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Search Results: 1 - 5 of 5 matches for " Dadgupta Angira "
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Lupus Miliaris Disseminatus Faciei
Gharami Ramesh Chandra,Shome Kaushik,Mandal Manoj Kumar,Dadgupta Angira
Indian Journal of Dermatology , 2002,
Abstract: A forty-five year old male presented with acneiform eruptions on his face, biopsy of which revealed the presence of caseating granuloma. The diagnosis was made as lupus miliaris desseminatus faciei, which replased following various therapies. The case is reported for its late onset, persistent and relapsing nature.
Possible use of psyllium husk as a release retardant
Desai Angira,Shidhaye Supriya,Kadam V
Indian Journal of Pharmaceutical Sciences , 2007,
Abstract: Various hydrophilic polymers from synthetic origin such as methylcellulose, PEGs, HPMC as well as those from natural world such as guar gum, tragacanth, xanthan gum have been used to formulate oral sustained release formulations. Psyllium husk has the ability to swell 10-14 times of its original volume and form a hydrogel. It is biocompatible, inexpensive, inert, non-absorbable, environment friendly and easily available. However, its use as a release retardant has not been fully explored. Owing to large dose, high sensitivity to light, moisture and heat and also very short half-life of 1-2 h; formulation of sustained release dosage form of amoxicillin trihydrate is a challenge. Hence the present study has been undertaken to develop sustained release granules as well as matrix tablets of amoxicillin trihydrate using psyllium husk as a primary release retardant. The drug release of these formulations was compared with those containing HPMC K4M.The results showed insignificant difference in t80% value for drug release as assessed by student′s t-test at 5% level of significance. Selected formulations were kept at controlled conditions of 40o/75% RH and 30o/65% RH for a period of 3 mo. Microbiological assay was used as a stability indicating method of assay. Sustained release granules and tablet formulations containing HPMC alone were found to be more stable than the similar formulations containing husk with percent drug content at the end of 3 mo at 40o/ 75% RH being 92.66%, 93.81%, 86.74%, 88.31% and the rate of degradation being 8.46x10-4 d-1, 7.1x10-4 d-1, 1.58x10-3 d-1 and 1.38x10-3 d-1, respectively. Thus it was concluded that psyllium husk can be effectively used as a hydrogel polymer in sustained release formulations. However, there is a need to keep moisture level under control during and after formulation.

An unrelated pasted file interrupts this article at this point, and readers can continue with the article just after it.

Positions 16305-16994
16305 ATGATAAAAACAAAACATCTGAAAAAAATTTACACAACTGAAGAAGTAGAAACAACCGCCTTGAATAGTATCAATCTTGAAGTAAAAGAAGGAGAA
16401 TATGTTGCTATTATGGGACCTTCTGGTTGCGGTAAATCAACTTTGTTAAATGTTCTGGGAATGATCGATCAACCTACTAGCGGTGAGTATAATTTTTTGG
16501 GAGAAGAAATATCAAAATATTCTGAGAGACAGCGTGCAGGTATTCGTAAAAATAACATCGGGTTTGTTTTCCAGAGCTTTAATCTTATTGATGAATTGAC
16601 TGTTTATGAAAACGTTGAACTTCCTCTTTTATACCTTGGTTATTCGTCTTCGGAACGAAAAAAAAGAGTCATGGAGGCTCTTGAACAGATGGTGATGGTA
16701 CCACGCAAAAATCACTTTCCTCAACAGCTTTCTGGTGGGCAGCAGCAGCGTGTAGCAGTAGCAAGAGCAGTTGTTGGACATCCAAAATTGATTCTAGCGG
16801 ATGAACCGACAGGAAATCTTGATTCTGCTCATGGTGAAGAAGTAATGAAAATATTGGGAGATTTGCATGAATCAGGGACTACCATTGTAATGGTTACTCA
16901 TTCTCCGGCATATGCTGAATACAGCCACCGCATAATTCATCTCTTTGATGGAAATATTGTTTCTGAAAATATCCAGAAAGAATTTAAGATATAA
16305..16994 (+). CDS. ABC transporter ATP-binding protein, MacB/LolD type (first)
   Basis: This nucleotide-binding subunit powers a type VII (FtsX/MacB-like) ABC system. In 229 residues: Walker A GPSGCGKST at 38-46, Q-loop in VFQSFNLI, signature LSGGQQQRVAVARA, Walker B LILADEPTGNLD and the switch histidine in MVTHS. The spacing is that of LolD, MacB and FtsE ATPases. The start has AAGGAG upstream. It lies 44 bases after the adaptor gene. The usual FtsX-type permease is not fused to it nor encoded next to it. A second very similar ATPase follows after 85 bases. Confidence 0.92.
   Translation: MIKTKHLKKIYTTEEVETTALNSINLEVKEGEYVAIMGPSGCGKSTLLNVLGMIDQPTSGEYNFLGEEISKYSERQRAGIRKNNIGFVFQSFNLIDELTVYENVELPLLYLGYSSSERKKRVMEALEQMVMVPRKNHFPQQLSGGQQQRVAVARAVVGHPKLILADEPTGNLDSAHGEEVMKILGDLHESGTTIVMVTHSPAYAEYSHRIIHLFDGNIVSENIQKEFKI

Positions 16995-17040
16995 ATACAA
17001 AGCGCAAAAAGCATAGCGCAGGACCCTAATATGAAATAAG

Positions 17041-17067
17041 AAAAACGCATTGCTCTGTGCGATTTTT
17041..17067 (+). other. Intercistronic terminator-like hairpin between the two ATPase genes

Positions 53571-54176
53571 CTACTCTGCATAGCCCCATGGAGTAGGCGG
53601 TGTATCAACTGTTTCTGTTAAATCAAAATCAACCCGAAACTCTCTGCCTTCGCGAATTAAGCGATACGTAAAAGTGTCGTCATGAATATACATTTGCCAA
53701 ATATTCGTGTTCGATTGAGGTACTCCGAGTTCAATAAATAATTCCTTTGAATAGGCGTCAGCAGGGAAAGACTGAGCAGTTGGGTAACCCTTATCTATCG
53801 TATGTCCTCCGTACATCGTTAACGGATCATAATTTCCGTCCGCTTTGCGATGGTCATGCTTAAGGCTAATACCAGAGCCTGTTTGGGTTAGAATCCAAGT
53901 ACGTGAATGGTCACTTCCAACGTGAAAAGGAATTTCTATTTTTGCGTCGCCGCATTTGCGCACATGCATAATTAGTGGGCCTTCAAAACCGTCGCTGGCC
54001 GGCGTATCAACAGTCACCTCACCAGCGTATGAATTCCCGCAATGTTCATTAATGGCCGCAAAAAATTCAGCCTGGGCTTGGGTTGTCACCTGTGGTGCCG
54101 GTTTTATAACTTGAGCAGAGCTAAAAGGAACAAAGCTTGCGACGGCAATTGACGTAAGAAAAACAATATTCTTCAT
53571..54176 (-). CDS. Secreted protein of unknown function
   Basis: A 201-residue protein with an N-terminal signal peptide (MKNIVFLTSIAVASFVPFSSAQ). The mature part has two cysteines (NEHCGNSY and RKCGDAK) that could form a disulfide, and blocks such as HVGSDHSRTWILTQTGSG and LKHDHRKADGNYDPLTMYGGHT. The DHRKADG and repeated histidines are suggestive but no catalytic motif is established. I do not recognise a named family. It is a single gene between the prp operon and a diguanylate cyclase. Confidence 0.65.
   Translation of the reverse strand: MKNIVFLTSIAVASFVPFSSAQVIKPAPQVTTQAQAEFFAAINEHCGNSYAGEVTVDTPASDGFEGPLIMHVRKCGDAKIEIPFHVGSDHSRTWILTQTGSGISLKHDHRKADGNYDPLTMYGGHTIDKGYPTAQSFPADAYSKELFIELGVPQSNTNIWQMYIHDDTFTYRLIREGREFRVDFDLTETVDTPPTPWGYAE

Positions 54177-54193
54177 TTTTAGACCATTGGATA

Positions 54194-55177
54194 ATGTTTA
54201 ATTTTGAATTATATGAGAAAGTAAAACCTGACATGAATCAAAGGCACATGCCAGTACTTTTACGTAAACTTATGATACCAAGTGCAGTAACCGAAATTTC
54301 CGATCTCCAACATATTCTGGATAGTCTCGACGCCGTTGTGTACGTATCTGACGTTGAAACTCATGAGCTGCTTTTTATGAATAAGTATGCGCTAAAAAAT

Profile of respiratory problems in patients presenting to a referral pulmonary clinic
Dasgupta Angira,Bagchi Anirban,Nag Saikat,Bardhan Sujan
Lung India , 2008,